solution we could deploy darkly, taking no production traffic.
We were wrong.
When we spun up our newly configured windows boxes in production, the performance of the live application absolutely tanked. We quickly decommissioned our boxes and went to investigate.
It turned out that we had a frankly ridiculous number of Redis connections. Looking through the infrastructure repositories for context around this we found that -- shortly after April 20th, 2017, an infra engineer scaled the application to 36 processes per box in reaction to unexpected failures. Similarly, the redis box had been scaled up massively. While our load was not insubstantial, ceej and I had some context here too -- we had both seen much smaller Redis instances meet the needs of much larger traffic loads at NPM. This smelled like a misconfiguration issue.
We looked over the application setup and eventually saw the culprit: an inversion-of-control container was responsible for registering a Redis provider. Whenever this Redis provider was instantiated, it would attempt to create a pool of 20 active connections to Redis. However, the provider was configured to be instantiated on every request to any endpoint. Our production windows box starved the live application of connections via the healthcheck endpoint.
After consulting with our comrades, we changed the configuration and redeployed. Success!
We were immediately able to downscale the managed redis instance we were using. Having cleared that hurdle, we were able to proceed with replacing the old deploy system in its entirety, including the Windows boxes.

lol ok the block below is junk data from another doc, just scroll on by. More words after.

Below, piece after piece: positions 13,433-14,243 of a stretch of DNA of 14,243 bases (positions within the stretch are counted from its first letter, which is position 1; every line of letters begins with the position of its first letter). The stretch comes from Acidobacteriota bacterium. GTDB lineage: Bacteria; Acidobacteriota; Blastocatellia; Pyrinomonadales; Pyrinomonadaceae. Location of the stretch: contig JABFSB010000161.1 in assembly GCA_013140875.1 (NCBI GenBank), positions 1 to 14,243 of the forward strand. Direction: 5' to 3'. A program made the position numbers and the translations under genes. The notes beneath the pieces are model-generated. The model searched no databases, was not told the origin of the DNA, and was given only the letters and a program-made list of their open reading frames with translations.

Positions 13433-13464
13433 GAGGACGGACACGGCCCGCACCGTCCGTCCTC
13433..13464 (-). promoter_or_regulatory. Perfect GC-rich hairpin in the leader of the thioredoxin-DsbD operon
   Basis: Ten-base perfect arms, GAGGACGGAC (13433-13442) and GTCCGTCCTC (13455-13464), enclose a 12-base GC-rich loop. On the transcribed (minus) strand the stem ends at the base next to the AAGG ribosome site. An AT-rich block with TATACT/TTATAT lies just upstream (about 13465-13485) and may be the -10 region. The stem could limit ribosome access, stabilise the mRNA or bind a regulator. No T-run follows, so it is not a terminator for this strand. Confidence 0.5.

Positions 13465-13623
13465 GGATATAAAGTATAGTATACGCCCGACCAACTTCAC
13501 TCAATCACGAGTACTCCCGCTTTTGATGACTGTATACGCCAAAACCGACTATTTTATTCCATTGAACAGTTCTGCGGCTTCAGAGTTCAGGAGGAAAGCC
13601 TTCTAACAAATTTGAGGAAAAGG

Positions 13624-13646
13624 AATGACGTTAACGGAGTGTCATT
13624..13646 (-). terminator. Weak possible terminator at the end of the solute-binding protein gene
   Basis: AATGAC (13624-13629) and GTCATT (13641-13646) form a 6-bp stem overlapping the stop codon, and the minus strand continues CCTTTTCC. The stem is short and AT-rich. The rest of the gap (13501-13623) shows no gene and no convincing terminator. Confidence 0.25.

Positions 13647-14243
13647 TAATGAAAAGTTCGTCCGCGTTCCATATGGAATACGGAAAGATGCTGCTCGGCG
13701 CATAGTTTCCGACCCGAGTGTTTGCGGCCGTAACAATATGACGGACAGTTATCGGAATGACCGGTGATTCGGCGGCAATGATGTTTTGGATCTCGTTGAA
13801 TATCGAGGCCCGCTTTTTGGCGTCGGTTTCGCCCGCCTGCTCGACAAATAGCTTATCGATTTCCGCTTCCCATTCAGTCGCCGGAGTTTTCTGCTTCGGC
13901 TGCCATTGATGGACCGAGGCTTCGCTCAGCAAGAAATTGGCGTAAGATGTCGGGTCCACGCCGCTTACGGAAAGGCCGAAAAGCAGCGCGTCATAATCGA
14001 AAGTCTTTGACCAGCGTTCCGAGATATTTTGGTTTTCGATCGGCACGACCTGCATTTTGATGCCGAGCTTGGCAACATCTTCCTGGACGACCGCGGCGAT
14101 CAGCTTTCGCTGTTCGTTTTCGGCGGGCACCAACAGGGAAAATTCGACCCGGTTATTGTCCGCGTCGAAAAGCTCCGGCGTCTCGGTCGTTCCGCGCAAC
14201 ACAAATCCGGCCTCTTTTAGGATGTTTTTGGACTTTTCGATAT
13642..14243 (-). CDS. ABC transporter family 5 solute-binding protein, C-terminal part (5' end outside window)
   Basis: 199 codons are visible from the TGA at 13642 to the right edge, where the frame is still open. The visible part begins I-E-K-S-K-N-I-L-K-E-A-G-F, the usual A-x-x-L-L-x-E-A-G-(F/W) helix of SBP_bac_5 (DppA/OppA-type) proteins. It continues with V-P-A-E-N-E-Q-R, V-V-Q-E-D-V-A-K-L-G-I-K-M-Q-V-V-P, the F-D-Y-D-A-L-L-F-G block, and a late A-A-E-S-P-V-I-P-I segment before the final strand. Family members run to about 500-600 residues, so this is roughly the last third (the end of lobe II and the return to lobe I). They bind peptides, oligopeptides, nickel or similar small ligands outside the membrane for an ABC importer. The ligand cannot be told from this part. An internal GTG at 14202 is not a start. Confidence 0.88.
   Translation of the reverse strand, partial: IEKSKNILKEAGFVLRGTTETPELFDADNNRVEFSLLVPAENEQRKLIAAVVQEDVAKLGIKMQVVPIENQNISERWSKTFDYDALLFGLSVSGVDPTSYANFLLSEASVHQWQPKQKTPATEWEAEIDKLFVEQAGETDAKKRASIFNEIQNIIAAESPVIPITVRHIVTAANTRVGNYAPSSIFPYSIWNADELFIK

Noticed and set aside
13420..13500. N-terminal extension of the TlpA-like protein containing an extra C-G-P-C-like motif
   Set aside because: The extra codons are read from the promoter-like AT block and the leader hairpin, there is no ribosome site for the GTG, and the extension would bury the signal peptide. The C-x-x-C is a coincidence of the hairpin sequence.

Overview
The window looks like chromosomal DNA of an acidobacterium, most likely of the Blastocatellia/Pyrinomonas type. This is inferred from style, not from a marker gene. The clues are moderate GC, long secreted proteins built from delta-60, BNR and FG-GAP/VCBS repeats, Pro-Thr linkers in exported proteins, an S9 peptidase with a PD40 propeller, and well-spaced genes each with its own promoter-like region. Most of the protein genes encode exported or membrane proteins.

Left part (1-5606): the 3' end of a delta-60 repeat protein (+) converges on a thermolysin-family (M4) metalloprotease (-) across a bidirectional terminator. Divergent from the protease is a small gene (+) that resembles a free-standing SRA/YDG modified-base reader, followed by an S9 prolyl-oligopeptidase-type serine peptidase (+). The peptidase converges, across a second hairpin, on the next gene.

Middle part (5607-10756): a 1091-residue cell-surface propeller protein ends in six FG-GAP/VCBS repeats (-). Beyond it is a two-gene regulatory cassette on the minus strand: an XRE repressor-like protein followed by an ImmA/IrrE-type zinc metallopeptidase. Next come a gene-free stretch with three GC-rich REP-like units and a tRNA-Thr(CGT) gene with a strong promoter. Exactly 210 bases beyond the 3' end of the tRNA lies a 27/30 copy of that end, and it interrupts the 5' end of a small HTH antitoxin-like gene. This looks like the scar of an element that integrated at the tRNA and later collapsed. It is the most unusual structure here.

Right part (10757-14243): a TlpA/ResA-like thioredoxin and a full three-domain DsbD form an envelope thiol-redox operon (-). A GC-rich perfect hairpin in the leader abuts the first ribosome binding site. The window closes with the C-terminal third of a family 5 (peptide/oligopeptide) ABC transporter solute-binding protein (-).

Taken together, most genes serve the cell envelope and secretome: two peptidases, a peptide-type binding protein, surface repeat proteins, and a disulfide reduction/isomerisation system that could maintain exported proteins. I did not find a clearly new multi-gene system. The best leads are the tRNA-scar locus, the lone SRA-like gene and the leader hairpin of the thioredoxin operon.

It's important to call out that this is, again, the bread and butter of successful software engineering in legacy systems: it is anthropological study of the situation that caused the system to arise, informed by second-hand artifacts from the people involved in creating it. Lines of code are not a valuable metric here; the value was in understanding the circumstances in which the mistake was made, and determining that it was safe to fix the mistake. In this case, the root problem was that there was such a divide between the prior infrastructure team and backend teams -- neither could find the problem by themselves.
growing the team and moving on to new problems
Throughout this process, we had also been pairing with Joe and Chris. They had expressed interest in getting into infrastructure early in the year, though they had historically only worked on Eaze's website prior to that. They're both deep experts in that, but once trusted to work on the infrastructure they did some amazing work in further reducing our AWS spend, moving services to the new deploy flow, and grappling with our CDN configuration.
This informed the strategy for growing functioning teams: start by pairing on a hard problem. Gradually, as the system begins to take working form, fold other engineers in. The goal is to end up with agreement on values & team direction. (This cuts both ways: not only are you onboarding the new teammate to your values, but you've also got to be willing to take on some of their values!) Gall's law applies to human systems.
Ceej and I stopped focusing on infrastructure around mid-to-late May. As our final task, we added affordances for provisioning and decommissioning clusters. We onboarded a familiar former coworker -- Maciej -- before moving on to our next task.
There are still features I want to see in our infrastructure stack (automatic nightly recreation of clusters!), but since Joe, Chris, and Maciej have taken over the work, it's only gotten better in their hands. The deploy system has been a huge success: it started the long thaw of the technical debt freezing our system in place. Others have done incredible work accelerating that thaw.
2020 has been a tough year, but this little corner of my life was hugely fulfilling. I'm proud of the team we built and the work we did.